This is an old article (2011) but it gives a number of good examples about the ways that US colleges and Universities are integrating multimedia literacies into a range of other disciplines. At Purdue for example one lecturer integrates both policy writing and multimedia campaign promotion into a core science course on issues in science and society:
The 80 students in the class divide up in groups of four to write a white paper proposing policy on a scientific issue, such as supporting wind energy. Then they must produce a “persuasive yet accurate” short video to build momentum for their policy, says Mr. Fosmire. The professor says he has been surprised by how much time and energy the students invest in the videos, which have included mock newscasts and send-ups of popular sitcoms.
This is a great approach because it embeds a set of professional skills cohesively into a disciplinary context. It is not just about science nor is it just about multimedia. It teaches a complex set of digital literacies that combines production skills with an understanding of how they might be used in a marketing/ campaign context. It matches this with group work and policy skills development. So it is a perfect complex authentic task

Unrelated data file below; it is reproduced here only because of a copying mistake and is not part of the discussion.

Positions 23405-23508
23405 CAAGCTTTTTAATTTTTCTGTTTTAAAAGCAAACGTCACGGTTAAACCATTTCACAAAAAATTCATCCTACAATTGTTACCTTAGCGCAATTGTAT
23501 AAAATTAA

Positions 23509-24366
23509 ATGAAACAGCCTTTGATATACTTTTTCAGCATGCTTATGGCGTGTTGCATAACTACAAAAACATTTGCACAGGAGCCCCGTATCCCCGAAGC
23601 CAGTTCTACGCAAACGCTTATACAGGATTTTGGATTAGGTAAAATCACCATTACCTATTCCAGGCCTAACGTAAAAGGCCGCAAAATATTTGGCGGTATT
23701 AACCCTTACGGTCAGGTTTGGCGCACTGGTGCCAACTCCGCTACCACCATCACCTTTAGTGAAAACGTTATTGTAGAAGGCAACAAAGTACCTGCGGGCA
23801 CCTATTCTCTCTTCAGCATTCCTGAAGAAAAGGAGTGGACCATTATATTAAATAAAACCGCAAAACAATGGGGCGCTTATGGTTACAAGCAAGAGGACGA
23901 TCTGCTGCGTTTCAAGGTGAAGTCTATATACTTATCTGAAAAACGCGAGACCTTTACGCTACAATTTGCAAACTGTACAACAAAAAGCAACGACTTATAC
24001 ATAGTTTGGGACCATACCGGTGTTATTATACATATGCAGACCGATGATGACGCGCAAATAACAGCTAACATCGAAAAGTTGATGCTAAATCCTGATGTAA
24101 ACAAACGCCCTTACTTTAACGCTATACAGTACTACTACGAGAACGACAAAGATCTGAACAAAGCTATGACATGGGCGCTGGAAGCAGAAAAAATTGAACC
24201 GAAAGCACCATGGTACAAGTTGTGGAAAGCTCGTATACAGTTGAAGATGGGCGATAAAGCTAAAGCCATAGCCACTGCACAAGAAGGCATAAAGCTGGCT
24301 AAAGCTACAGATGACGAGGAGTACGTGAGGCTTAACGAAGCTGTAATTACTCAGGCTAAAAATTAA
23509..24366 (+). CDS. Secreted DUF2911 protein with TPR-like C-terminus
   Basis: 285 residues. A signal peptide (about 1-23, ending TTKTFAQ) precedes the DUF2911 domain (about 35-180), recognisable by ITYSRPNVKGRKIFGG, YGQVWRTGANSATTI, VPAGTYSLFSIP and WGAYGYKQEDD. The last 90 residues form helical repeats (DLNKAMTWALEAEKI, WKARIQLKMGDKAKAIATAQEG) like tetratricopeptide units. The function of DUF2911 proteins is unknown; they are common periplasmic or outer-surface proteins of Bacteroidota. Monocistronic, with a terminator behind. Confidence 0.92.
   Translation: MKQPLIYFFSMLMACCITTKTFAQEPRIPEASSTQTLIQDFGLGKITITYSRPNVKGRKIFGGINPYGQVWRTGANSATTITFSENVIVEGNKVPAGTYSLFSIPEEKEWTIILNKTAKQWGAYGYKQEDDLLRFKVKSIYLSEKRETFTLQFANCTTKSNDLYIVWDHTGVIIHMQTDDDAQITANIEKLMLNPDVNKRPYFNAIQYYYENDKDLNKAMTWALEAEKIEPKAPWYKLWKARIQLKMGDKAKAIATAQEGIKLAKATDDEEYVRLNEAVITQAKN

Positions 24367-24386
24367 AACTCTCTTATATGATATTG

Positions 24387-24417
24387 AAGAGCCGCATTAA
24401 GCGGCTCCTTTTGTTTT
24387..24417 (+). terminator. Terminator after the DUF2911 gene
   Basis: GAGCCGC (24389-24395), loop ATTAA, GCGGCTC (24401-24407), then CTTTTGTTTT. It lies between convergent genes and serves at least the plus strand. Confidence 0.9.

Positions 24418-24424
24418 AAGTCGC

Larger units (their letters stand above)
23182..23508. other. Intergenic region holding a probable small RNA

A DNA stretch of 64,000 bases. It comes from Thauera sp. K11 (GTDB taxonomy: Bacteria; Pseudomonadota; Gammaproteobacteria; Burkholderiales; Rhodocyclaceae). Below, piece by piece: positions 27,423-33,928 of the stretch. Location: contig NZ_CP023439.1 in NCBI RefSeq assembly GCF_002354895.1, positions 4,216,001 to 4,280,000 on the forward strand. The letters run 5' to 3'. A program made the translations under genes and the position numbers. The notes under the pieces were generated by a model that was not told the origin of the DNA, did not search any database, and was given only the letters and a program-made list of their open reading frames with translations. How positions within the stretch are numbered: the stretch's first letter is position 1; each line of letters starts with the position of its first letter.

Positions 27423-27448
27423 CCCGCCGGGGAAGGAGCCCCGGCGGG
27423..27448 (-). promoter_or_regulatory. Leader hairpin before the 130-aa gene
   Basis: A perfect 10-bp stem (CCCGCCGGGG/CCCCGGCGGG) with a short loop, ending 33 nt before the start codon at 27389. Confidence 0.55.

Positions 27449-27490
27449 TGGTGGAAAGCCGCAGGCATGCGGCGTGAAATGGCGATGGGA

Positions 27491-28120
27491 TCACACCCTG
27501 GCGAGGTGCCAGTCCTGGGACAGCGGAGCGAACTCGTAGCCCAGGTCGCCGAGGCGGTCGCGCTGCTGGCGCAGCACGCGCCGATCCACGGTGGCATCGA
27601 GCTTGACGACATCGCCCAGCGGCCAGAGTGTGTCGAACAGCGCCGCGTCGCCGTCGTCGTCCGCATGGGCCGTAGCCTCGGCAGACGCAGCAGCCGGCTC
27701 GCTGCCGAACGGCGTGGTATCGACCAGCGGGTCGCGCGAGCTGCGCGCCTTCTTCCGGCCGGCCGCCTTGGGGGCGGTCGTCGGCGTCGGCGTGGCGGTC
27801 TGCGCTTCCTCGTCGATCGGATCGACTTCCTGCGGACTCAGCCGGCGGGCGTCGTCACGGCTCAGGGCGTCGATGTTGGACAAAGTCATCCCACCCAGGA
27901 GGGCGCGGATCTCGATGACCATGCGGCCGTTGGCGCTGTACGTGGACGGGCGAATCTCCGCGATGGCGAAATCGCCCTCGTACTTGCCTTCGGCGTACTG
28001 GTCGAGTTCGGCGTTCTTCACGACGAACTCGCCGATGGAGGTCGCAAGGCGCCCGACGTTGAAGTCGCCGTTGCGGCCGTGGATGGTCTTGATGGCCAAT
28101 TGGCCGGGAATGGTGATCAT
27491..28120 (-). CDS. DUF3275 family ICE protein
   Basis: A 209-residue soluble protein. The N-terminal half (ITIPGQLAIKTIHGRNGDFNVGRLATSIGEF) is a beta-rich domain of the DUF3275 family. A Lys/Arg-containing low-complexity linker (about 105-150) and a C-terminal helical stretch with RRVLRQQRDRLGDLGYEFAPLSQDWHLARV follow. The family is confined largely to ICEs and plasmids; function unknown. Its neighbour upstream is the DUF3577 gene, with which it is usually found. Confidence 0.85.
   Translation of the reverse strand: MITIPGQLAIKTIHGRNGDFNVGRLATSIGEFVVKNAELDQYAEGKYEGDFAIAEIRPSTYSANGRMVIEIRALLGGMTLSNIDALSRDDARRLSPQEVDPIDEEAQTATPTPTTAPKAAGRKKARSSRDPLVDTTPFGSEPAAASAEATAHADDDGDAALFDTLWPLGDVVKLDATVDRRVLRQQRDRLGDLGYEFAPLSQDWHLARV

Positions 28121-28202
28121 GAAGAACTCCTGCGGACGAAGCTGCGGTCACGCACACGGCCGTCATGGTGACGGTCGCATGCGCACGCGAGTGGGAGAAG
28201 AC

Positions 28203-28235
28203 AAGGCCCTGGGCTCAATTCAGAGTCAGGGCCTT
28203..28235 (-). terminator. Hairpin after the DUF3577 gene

Fosmire’s comments about the focus and energy that this type of task produces in students is very familiar to me and I have written about this in the context of student blogging projects. As Seymour Papert has argued, when we ask students to “construct” something, they often really engage with the artefact in a deep way and this results in a deeper learning experience.